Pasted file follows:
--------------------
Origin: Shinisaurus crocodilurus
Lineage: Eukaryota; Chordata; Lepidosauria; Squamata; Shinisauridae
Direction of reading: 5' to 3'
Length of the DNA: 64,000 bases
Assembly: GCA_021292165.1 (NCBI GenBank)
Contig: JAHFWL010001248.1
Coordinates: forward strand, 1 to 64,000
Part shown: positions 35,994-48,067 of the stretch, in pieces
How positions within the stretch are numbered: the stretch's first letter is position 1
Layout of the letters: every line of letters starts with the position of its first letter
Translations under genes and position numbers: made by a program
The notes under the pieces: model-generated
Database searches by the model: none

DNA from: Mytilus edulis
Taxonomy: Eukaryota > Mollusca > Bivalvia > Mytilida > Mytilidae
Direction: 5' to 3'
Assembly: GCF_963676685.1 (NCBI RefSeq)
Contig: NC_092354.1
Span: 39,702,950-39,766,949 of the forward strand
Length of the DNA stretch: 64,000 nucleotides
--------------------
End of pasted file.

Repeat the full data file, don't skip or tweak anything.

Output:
Origin: Shinisaurus crocodilurus
Lineage: Eukaryota; Chordata; Lepidosauria; Squamata; Shinisauridae
Direction of reading: 5' to 3'
Length of the DNA: 64,000 bases
Assembly: GCA_021292165.1 (NCBI GenBank)
Contig: JAHFWL010001248.1
Coordinates: forward strand, 1 to 64,000
Part shown: positions 35,994-48,067 of the stretch, in pieces
How positions within the stretch are numbered: the stretch's first letter is position 1
Layout of the letters: every line of letters starts with the position of its first letter
Translations under genes and position numbers: made by a program
The notes under the pieces: model-generated
Database searches by the model: none

DNA from: Mytilus edulis
Taxonomy: Eukaryota > Mollusca > Bivalvia > Mytilida > Mytilidae
Direction: 5' to 3'
Assembly: GCF_963676685.1 (NCBI RefSeq)
Contig: NC_092354.1
Span: 39,702,950-39,766,949 of the forward strand
Length of the DNA stretch: 64,000 nucleotides